This time, I really took these words to heart.  For many, this IS a new way of being with other women. It’s a courageous path that requires us to practice extreme self care AND fully show up willing to be both seen and heard.

On the last day of the retreat, an author/speaker who had been on campus all week, commented to me how brave I was to have invited all these amazing guest teachers to share the spotlight (thank you again dear friends Deb Kern, Deb Roth and Karena Virginia for sharing your gifts). I looked at her with wonder, not fully understanding what she meant. Then, as her words sank in, I responded, “Hey, we’re all in this together. When I help my sisters shine, we all shine.”

Shine on sisters. Shine on.

Lounging on the hammock at Omega with my guest teachers Deb & Deb.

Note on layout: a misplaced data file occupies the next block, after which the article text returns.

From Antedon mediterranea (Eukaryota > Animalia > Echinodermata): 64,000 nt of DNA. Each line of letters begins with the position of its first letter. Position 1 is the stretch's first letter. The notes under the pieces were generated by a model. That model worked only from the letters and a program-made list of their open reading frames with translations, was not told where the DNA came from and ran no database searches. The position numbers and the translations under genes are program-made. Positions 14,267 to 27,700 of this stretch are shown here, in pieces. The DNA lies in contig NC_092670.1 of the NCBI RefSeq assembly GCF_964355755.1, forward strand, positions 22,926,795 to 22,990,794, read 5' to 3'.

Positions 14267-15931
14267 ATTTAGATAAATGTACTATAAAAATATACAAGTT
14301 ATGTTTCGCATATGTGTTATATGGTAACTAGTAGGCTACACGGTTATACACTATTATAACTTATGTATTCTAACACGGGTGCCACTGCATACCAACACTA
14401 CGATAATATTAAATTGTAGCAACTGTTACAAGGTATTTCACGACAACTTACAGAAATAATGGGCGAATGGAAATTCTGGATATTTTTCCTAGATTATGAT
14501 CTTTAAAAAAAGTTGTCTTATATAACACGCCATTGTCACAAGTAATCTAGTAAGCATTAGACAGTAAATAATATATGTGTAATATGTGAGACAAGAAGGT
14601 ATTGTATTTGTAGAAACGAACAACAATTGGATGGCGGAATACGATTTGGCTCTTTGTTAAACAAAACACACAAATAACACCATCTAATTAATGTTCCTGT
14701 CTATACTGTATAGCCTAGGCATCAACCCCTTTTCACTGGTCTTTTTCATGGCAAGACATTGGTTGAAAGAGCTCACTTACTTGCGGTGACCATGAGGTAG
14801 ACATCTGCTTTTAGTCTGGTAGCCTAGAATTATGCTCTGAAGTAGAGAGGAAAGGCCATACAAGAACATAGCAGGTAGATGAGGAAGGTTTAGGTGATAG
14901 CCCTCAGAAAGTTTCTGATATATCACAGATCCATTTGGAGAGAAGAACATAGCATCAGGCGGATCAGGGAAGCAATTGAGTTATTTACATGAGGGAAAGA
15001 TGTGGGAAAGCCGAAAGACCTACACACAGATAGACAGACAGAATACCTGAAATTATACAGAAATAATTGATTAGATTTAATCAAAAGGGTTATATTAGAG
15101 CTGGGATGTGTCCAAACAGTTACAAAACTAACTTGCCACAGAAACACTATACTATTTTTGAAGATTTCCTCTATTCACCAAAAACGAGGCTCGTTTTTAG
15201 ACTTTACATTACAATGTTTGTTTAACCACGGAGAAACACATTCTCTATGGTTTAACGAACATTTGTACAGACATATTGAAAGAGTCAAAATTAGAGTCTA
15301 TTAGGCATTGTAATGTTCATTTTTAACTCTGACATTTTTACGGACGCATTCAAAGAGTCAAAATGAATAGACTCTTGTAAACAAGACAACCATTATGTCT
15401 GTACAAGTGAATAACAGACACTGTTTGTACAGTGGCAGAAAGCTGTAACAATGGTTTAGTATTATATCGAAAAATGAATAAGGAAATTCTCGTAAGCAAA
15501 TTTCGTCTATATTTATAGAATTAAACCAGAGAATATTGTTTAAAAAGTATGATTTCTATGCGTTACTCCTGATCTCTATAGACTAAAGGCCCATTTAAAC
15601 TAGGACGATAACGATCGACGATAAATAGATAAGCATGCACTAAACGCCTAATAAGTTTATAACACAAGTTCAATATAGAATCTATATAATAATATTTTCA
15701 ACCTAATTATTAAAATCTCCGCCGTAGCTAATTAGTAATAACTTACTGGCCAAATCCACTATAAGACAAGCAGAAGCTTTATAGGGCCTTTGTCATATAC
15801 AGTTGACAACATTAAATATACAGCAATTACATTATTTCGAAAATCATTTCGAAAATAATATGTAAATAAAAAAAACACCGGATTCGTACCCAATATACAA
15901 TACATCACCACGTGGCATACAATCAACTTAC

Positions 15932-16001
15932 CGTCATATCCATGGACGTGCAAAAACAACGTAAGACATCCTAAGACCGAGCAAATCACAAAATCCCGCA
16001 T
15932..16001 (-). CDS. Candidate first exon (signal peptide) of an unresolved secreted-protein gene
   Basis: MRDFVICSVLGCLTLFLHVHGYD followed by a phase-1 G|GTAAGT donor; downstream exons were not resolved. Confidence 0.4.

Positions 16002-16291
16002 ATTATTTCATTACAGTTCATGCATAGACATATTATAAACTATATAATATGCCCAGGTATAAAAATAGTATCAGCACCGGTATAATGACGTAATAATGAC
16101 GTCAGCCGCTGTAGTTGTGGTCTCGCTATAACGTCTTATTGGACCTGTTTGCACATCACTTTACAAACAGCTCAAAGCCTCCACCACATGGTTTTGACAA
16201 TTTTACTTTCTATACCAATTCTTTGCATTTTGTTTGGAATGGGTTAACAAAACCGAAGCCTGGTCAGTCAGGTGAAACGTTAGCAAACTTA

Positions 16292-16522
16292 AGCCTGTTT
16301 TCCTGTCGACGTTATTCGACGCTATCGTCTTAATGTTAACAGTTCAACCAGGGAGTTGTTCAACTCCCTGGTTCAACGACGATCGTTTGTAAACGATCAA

Lounging on the hammock at Omega with my guest teachers Deb Kern (left) and Deb Roth (right).

Sisterhood~Your Journey:
-What does sisterhood mean to me? Who in my life models this for me?
-Do I have women in my life that provide a soft place to fall and allow me to show up “warts and all?”
-What would it feel like to interact with other women in a more vulnerable, authentic way?
-What do I perceive as barriers to experiencing a deeper sisterhood in my own life?

INVITE: Craving authentic sisterhood and wanting to find your tribe? Join me for two upcoming retreats at Kripalu Center for Yoga & Health (MA) or learn more about our global sisterhood of RTA-Certified Facilitators  and empower/support other women in your community!  More here on how to become trained or find a group in your area.